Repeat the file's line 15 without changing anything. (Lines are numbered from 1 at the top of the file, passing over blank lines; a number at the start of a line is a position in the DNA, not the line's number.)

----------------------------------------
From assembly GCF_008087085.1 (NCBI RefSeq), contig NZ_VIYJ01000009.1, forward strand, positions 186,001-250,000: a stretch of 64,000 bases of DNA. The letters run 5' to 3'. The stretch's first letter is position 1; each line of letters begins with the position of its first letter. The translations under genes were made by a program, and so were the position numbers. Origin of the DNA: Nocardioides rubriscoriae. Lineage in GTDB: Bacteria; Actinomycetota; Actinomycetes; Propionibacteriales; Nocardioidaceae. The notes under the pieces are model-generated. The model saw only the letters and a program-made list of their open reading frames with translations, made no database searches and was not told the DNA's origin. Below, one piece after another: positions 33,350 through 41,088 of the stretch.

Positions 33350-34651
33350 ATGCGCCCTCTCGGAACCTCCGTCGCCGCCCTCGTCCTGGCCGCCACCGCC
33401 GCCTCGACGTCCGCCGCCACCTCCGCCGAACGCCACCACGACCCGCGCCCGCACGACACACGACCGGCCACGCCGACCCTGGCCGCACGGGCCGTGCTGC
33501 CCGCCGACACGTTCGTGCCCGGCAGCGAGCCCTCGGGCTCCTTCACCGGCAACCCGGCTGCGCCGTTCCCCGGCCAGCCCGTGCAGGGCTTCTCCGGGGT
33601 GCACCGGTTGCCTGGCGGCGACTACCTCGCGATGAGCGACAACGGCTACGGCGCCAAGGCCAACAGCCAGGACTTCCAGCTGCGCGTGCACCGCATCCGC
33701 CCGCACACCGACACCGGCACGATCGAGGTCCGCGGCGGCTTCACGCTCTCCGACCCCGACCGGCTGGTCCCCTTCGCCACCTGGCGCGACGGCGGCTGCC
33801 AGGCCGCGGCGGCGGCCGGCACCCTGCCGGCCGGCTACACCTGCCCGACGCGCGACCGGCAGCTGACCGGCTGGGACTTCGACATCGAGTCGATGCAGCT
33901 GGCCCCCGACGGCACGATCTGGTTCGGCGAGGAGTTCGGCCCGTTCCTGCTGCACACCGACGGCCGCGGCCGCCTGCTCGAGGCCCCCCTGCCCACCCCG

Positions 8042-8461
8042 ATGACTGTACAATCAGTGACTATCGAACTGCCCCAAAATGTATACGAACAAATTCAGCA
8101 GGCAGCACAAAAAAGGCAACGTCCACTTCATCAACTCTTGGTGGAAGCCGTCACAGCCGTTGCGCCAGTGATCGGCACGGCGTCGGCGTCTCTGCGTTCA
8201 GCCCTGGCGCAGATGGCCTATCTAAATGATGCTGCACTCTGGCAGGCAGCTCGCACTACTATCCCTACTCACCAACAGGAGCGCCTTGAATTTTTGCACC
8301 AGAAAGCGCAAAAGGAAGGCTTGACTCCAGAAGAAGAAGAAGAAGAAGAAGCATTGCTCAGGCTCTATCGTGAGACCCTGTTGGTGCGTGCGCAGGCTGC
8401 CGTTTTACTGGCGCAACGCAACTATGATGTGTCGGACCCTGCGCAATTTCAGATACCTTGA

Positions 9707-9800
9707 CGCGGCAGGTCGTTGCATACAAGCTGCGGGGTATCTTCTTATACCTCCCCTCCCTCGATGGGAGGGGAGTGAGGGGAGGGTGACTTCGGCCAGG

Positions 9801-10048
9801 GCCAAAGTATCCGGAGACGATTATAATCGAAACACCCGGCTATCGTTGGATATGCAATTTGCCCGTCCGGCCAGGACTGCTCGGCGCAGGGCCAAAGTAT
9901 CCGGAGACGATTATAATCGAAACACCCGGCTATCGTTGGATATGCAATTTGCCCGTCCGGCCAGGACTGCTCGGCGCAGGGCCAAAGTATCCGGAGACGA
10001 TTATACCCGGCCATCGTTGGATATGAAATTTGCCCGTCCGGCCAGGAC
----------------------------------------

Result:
8401 CGTTTTACTGGCGCAACGCAACTATGATGTGTCGGACCCTGCGCAATTTCAGATACCTTGA